(Adds 1,500 deaths reported so far on Tuesday in paragraph 3)
April 14 (Reuters) - U.S. deaths from the novel coronavirus topped 25,000 on Tuesday, doubling in one week, according to a Reuters tally, as officials debated how to reopen the economy without reigniting the outbreak.
The United States, with the world's third-largest population, has recorded more fatalities from COVID-19 than any other country. There were a total of nearly 597,000 U.S. cases - three times more than any other country - with nearly 2 million reported cases globally.
On Monday, the United States reported about 1,500 new fatalities, far below last week's running tally of roughly 2,000 deaths every 24 hours, according to a Reuters tally. U.S. deaths rose by about 1,500 on Tuesday with many states yet to report.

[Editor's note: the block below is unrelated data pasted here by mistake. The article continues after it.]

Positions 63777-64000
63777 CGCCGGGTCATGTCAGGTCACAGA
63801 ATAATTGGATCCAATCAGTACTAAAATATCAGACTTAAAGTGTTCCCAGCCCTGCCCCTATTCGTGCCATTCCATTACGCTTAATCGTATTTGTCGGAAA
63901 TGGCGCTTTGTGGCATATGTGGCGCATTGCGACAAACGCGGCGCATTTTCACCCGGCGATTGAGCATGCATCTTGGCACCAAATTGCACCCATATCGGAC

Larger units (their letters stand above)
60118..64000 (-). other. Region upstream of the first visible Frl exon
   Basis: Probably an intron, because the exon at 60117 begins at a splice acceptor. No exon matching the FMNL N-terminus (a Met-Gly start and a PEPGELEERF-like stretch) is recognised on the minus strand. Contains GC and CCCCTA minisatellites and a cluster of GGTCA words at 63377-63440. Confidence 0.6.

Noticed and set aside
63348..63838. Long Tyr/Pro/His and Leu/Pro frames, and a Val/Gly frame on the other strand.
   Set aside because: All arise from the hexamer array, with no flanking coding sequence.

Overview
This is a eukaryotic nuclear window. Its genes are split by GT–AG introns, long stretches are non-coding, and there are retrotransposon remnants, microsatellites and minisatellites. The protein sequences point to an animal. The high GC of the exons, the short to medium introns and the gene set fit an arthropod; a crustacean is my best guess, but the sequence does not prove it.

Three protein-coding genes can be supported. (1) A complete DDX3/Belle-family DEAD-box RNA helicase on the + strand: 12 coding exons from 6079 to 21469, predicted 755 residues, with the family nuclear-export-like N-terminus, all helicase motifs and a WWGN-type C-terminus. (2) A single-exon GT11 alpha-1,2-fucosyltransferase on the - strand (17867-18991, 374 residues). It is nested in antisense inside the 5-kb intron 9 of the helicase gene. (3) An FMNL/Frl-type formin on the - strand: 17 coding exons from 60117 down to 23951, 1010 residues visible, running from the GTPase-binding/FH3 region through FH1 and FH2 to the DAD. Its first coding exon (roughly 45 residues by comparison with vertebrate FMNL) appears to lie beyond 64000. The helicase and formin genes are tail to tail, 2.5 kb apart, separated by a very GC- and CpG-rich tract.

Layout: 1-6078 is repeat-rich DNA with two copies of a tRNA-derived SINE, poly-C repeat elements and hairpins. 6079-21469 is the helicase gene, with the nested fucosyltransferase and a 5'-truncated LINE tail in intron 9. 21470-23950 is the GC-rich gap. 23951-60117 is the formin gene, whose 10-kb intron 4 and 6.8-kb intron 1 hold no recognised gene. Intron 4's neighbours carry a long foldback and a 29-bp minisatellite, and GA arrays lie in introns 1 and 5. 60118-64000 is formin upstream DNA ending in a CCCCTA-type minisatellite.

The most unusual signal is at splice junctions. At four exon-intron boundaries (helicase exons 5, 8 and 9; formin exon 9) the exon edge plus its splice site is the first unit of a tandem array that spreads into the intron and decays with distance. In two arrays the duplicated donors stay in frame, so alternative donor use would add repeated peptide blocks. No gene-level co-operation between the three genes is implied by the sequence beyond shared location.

So far this week, deaths have increased by about 7% per day on average compared with 14% last week and 30% many days in March, according to a Reuters tally. Cases this week are up an average of 5% per day compared with 7.8% last week and 30% per day in March.
Sweeping stay-at-home restrictions to curb the spread of the illness, in place for weeks in many areas of the United States, have taken a painful toll on the economy. With businesses closed and curbs on travel, officials and lawmakers are debating when it might be safe to begin reopening some sectors.
(Writing by Lisa Shumaker; Editing by Howard Goller)
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